Institutional demand for hedge funds has continued through 2018, taking industry AUM to an all-time high of US$3.4 trillion as investors increasingly direct money to the sector. Enhanced diversification, lower correlation to equities and bonds, and lower risk are all driving investor allocations to alternative investments, says investment management and consulting firm the FERI Group.
Credit Suisse’s mid-year investor sentiment survey also reports strong investor appetite, with hedge funds on par as allocators’ top investment strategy going into the second half of the year.
But unless you’re a well-known name with an established reputation, attracting institutional money can be tough. These investors bring stringent due diligence processes and a growing emphasis on fees and expenses. Only the most efficient, robust and operationally professional funds will pass muster.
Meeting Both Quantitative and Qualitative Due Diligence Requirements
Each investor will have its own specific process. Broadly though, due diligence takes two forms:
- Quantitative – Concentrates mainly on the hedge fund’s investment strategy and how it works, and digs into its risks and performance.
- Qualitative – Focuses on the characteristics of the fund (such as the terms of participating) and the manager (i.e. how they will run the portfolio, and ensuring the infrastructure and resources are in place to do so).
These qualitative considerations have become as important as the quantitative aspects, and are getting ever more detailed and rigorous.
For instance, a new alternative investments survey by Intralinks and Global Fund Media reported that 90% of limited partners (LPs) have either increased or maintained the depth and breadth of their due diligence process. The survey suggests LPs are strengthening their operational due diligence capabilities to improve manager selection and mitigate unforeseen risks, with the quality of reporting and a robust IT infrastructure particularly important.
As the Hedge Fund Marketing Association points out, “Investors understand that fund managers can do little to control markets, but they do recognize their ability to vet the operational and regulatory integrity of a prospective fund.”
Investor Focus on Limiting Operational Risk
Minimizing operational risk, by ensuring a hedge fund manager has established and maintains effective middle- and back-office processes, is a particular institutional investor concern.
Investor confidence in a hedge fund’s operational capabilities commonly center on the quality and reach of the IT infrastructure employed; their ability to address any cybersecurity and disaster recovery concerns; and assurance regarding any third-party service relationships the hedge fund may have in place.
According to the Hedge Fund Marketing Association, key considerations will therefore include:
- Can the manager adequately explain the strategy and risks taken?
- Do the key people in the investment process have other duties at the firm (for example, to assess the level of expertise in critical functions, the appropriate segregation of responsibilities, and key person risk)?
- Who is the fund administrator?
- Who is the prime broker?
- Who is the custodian of the assets?
- Who is the compliance person, and what is their background?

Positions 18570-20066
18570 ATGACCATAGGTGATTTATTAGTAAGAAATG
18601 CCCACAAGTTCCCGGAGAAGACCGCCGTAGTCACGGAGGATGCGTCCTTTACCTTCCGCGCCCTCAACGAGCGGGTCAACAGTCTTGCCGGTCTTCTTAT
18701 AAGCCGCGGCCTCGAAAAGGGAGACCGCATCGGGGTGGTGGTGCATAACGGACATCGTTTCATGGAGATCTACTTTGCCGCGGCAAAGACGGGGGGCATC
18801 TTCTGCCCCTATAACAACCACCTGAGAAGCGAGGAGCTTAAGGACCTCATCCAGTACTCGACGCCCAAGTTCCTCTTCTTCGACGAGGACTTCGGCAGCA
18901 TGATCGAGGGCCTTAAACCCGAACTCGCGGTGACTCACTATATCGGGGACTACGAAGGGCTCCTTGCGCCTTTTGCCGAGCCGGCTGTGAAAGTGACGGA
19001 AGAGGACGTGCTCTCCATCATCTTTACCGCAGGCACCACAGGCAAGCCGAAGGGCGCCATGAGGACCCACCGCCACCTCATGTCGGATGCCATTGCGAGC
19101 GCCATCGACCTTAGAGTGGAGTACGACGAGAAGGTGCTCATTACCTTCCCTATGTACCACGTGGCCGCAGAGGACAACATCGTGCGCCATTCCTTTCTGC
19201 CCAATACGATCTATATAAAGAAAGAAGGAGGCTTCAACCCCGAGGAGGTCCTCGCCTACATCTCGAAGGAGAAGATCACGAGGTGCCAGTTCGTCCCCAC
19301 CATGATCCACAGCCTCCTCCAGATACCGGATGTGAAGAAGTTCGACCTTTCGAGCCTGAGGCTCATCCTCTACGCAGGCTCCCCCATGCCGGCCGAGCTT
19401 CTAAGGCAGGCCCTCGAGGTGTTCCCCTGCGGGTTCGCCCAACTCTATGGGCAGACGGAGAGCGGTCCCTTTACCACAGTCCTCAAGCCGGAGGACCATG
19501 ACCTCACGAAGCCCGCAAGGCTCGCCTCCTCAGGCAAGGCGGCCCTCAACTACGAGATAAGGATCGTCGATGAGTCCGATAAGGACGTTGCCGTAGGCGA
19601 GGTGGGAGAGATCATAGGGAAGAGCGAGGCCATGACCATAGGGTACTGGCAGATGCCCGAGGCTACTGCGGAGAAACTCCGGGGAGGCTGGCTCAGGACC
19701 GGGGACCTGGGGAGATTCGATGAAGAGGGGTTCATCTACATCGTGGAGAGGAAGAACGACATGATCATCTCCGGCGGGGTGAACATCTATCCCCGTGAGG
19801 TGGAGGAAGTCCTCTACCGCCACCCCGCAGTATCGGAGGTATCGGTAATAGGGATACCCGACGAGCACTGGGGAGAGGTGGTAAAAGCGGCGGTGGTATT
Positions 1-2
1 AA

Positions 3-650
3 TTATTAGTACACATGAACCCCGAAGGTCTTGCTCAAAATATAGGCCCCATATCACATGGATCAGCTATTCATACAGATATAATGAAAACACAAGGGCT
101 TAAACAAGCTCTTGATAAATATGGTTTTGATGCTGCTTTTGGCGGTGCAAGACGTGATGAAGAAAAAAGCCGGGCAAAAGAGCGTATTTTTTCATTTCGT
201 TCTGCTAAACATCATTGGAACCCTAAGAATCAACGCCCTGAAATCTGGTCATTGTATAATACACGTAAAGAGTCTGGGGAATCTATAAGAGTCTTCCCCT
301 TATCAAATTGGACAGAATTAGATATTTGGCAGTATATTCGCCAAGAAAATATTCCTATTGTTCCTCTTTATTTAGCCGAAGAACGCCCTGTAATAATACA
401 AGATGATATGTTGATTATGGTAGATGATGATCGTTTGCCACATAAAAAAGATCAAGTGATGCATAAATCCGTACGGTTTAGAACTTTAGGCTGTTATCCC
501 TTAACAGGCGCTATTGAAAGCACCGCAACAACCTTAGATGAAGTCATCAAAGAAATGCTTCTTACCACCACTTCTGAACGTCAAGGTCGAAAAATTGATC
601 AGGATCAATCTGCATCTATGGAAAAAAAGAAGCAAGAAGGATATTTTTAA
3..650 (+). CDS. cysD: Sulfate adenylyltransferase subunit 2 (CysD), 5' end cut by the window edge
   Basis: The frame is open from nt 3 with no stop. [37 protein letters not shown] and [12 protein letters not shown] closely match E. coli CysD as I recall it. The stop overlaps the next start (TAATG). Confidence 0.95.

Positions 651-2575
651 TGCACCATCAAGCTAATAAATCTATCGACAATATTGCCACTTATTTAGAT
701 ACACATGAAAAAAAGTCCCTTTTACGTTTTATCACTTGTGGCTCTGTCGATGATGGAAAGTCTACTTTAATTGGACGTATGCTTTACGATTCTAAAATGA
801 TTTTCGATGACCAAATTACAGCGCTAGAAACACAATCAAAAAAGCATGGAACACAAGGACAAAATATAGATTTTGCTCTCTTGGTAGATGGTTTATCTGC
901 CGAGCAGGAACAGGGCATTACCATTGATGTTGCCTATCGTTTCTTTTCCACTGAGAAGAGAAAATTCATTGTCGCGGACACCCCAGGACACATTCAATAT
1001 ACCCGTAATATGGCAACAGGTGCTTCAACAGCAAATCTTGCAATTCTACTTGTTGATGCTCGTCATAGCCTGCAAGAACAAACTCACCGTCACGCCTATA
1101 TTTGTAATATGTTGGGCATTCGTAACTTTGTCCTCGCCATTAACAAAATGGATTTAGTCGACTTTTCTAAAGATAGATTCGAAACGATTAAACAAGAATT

- What data sources and analytic software are used to run the product?
Such operational assessments are not necessarily a one-time exercise either, with investors being urged to shift towards ongoing due diligence post-allocation.
Outsourcing Delivers Much Greater Operational Professionalism
All of which raises the operational bar for existing and start-up hedge funds – and especially smaller and mid-sized managers that may not have the resources to:
- Recruit a team of experienced middle- and back-office staff, and
- Implement the sort of sophisticated IT infrastructures needed today to meet investors’ service expectations and satisfy their expanding regulatory obligations.
The good news is, nor do they have to.
Outsourcing to a proven, specialist provider gives hedge funds ready-made access to the operational professionalism they need – and investors increasingly demand – without the high cost and hassle of trying to do it in-house.
Tasks such as counterparty reconciliations, portfolio accounting, corporate actions processing and performance reporting can be laborious and technically-challenging, drawing valuable resources and focus away from the fund’s core business competencies.
Moreover, clients just expect these functions to be completed accurately and seamlessly. There is no competitive advantage in getting them right, but significant competitive disadvantages in dropping the ball. Client satisfaction and the firm’s reputation are at stake.
Better then to hand the tasks to a firm that is specifically set up to do the job – and do it well. That is, after all, their business.
And it leaves you free to get on with yours: generating returns and servicing clients. That way, you’ll be much better placed to satisfy both investors’ quantitative and qualitative due diligence expectations.
Ensure Outsourcing Partners Meet Your Own Due Diligence Standards
When outsourcing, bear in mind though that your service providers must pass investors’ due diligence reviews too. Conducting your own due diligence on potential third-party providers, to ensure they truly have the capabilities you need, and will be a stable and reliable partner, is vital.
For as the Intralinks/Global Fund Media survey notes, managers that have the right operational infrastructure and system architecture will be well-placed to meet the demands of global investors and “become tomorrow’s winners in the battle for capital inflows.”
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